Thanks to Atria books, I got to read The Paris Library well ahead of release day, (in fact, they moved release day 6 months further than planned.) This wasn’t exactly what I was expecting, but I found it a rewarding read. Based on a true story, The Paris Library is set in 1983 Montana but goes back in time to tell of The American Library in Paris in 1939. A time when the desire was to keep the library open and to make sure both civilians and soldiers could have access to books. While told in dual timelines, Odile’s timeline in 1939 gets more of the story than Lily because her story ties into the present.
The book is well-researched, and it spoke of the naivety of those that lived a rather sheltered life. Odile didn’t fully understand what was going on in her backyard. While she considered herself close to her brother, she was more consumed with her first job than his concerns with Hitler. It was when she finally found the truth that she realized the repercussions of some of her actions. This tied into Lily, who made an unwise decision that hurts Odile, as it brings back the wrongs Odile committed during her youth.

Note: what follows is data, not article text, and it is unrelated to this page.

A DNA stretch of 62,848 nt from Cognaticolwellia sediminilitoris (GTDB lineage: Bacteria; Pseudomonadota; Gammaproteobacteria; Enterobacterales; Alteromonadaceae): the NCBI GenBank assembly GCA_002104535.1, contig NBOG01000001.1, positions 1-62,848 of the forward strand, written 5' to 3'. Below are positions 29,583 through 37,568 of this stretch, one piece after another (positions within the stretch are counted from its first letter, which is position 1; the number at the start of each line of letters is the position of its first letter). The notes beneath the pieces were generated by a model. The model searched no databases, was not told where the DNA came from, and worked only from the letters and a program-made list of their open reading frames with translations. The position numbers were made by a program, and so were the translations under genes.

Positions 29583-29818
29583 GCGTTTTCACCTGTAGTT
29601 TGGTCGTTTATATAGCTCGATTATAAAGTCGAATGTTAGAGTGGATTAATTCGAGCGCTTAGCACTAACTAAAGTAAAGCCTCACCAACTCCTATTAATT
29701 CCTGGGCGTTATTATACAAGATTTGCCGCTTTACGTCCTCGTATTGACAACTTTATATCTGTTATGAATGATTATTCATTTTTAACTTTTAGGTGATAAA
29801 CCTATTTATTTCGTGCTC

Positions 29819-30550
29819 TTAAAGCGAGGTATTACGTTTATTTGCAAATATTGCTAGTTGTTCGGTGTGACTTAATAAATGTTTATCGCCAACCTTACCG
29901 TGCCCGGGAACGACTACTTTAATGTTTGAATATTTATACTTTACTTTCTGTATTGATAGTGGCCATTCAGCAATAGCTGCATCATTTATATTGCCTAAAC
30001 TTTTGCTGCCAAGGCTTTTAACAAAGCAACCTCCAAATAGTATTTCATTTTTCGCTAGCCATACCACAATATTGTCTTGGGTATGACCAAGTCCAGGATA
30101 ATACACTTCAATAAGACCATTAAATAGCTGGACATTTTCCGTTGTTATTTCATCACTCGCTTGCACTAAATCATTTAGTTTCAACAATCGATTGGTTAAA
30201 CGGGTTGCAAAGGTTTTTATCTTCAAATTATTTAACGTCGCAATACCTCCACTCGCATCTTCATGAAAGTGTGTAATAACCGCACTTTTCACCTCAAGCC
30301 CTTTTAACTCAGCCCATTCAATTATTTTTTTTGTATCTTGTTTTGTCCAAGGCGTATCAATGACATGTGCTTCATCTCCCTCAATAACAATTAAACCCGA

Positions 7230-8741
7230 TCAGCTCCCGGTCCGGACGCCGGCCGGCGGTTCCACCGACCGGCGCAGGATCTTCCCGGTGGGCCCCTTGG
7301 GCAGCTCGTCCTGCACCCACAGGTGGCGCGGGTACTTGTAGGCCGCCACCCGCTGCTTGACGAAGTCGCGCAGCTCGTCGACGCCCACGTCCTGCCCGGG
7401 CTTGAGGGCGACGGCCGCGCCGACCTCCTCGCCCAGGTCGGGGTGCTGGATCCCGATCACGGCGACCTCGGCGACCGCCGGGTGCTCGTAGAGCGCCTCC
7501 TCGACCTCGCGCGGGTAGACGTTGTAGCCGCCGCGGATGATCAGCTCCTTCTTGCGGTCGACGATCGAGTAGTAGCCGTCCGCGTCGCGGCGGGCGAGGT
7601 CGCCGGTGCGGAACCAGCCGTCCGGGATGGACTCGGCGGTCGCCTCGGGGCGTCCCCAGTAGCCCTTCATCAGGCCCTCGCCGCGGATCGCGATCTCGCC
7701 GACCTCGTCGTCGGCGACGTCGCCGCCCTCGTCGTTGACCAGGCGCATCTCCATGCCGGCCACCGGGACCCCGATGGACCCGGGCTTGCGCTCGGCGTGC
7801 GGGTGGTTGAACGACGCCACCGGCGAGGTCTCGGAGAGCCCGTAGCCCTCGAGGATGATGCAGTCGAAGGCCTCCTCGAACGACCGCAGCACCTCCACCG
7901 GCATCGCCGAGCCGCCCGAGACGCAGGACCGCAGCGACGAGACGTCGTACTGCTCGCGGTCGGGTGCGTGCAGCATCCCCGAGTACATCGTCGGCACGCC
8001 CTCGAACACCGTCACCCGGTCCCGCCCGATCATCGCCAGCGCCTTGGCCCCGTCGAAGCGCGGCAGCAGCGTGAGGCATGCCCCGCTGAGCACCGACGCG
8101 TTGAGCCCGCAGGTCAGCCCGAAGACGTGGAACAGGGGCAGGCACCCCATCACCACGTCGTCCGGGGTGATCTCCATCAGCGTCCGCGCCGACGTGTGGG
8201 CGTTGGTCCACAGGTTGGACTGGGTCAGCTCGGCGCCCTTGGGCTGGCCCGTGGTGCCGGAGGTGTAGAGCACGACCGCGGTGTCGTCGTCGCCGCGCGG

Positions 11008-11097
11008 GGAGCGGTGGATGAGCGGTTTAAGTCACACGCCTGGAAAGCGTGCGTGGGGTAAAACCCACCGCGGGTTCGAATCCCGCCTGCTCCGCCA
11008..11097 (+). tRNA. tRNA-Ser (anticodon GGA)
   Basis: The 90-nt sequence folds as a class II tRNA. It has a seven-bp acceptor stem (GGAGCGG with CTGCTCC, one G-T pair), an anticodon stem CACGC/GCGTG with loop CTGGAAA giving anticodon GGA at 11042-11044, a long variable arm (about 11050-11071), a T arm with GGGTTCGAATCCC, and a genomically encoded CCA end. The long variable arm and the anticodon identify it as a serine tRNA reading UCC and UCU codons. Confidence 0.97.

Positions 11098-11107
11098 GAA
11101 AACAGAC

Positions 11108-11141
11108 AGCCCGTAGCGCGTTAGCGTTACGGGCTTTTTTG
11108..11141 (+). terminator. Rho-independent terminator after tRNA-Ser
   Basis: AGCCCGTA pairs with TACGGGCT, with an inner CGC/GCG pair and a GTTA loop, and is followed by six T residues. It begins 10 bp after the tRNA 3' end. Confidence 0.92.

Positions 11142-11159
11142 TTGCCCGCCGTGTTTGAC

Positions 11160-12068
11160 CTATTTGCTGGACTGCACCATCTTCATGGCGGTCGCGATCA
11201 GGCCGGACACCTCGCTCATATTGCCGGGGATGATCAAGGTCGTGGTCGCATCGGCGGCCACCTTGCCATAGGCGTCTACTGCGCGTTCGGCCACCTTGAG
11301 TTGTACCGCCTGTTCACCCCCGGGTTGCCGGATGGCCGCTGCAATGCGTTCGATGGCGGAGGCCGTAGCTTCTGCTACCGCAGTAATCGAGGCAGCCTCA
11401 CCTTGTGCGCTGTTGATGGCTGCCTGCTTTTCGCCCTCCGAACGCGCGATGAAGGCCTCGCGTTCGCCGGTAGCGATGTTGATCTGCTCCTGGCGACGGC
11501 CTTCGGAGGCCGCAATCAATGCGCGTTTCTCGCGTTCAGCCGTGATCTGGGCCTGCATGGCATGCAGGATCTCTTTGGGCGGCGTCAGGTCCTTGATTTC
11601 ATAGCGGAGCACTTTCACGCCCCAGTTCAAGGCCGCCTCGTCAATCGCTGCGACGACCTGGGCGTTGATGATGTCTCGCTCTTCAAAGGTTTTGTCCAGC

This had a bit of a slow start for me, but I think that’s just because of the overall pacing of the book. Everyone that worked at the library had unique personalities and a role to play in Odile’s life. I liked the dual timelines and thought this was well-written. Overall, an enjoyable read.
The Paris Library is available on Amazon for $14.99.